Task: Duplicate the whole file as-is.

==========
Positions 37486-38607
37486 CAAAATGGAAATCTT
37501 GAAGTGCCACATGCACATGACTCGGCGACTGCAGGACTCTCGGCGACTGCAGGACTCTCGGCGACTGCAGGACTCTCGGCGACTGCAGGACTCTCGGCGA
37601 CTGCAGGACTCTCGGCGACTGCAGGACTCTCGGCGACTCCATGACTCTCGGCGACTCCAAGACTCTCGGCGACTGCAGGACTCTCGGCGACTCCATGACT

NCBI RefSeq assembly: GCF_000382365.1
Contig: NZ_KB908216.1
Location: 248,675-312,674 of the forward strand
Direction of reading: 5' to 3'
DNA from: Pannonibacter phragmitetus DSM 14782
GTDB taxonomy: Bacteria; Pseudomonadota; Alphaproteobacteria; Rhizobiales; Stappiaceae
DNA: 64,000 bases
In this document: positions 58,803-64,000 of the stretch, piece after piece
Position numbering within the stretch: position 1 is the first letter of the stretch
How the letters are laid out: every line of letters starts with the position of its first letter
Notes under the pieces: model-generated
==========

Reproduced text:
Positions 37486-38607
37486 CAAAATGGAAATCTT
37501 GAAGTGCCACATGCACATGACTCGGCGACTGCAGGACTCTCGGCGACTGCAGGACTCTCGGCGACTGCAGGACTCTCGGCGACTGCAGGACTCTCGGCGA
37601 CTGCAGGACTCTCGGCGACTGCAGGACTCTCGGCGACTCCATGACTCTCGGCGACTCCAAGACTCTCGGCGACTGCAGGACTCTCGGCGACTCCATGACT

NCBI RefSeq assembly: GCF_000382365.1
Contig: NZ_KB908216.1
Location: 248,675-312,674 of the forward strand
Direction of reading: 5' to 3'
DNA from: Pannonibacter phragmitetus DSM 14782
GTDB taxonomy: Bacteria; Pseudomonadota; Alphaproteobacteria; Rhizobiales; Stappiaceae
DNA: 64,000 bases
In this document: positions 58,803-64,000 of the stretch, piece after piece
Position numbering within the stretch: position 1 is the first letter of the stretch
How the letters are laid out: every line of letters starts with the position of its first letter
Notes under the pieces: model-generated